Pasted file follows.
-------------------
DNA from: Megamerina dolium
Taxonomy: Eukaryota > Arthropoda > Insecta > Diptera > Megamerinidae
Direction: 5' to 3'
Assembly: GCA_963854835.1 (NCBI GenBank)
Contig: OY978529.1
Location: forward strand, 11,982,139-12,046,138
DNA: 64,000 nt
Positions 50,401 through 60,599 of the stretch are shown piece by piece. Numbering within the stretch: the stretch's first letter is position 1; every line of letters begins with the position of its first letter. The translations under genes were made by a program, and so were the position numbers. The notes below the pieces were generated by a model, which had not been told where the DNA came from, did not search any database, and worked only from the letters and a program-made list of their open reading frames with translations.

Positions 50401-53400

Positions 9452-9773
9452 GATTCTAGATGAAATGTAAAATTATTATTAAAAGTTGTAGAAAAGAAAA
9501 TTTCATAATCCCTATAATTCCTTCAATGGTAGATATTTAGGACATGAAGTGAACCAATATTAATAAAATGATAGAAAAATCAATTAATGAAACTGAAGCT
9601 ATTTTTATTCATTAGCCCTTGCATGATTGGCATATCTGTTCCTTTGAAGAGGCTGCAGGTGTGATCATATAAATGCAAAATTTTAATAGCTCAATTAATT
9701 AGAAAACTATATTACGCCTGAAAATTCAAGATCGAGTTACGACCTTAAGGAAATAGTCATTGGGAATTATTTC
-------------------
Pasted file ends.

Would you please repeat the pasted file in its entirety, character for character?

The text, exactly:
DNA from: Megamerina dolium
Taxonomy: Eukaryota > Arthropoda > Insecta > Diptera > Megamerinidae
Direction: 5' to 3'
Assembly: GCA_963854835.1 (NCBI GenBank)
Contig: OY978529.1
Location: forward strand, 11,982,139-12,046,138
DNA: 64,000 nt
Positions 50,401 through 60,599 of the stretch are shown piece by piece. Numbering within the stretch: the stretch's first letter is position 1; every line of letters begins with the position of its first letter. The translations under genes were made by a program, and so were the position numbers. The notes below the pieces were generated by a model, which had not been told where the DNA came from, did not search any database, and worked only from the letters and a program-made list of their open reading frames with translations.

Positions 50401-53400

Positions 9452-9773
9452 GATTCTAGATGAAATGTAAAATTATTATTAAAAGTTGTAGAAAAGAAAA
9501 TTTCATAATCCCTATAATTCCTTCAATGGTAGATATTTAGGACATGAAGTGAACCAATATTAATAAAATGATAGAAAAATCAATTAATGAAACTGAAGCT
9601 ATTTTTATTCATTAGCCCTTGCATGATTGGCATATCTGTTCCTTTGAAGAGGCTGCAGGTGTGATCATATAAATGCAAAATTTTAATAGCTCAATTAATT
9701 AGAAAACTATATTACGCCTGAAAATTCAAGATCGAGTTACGACCTTAAGGAAATAGTCATTGGGAATTATTTC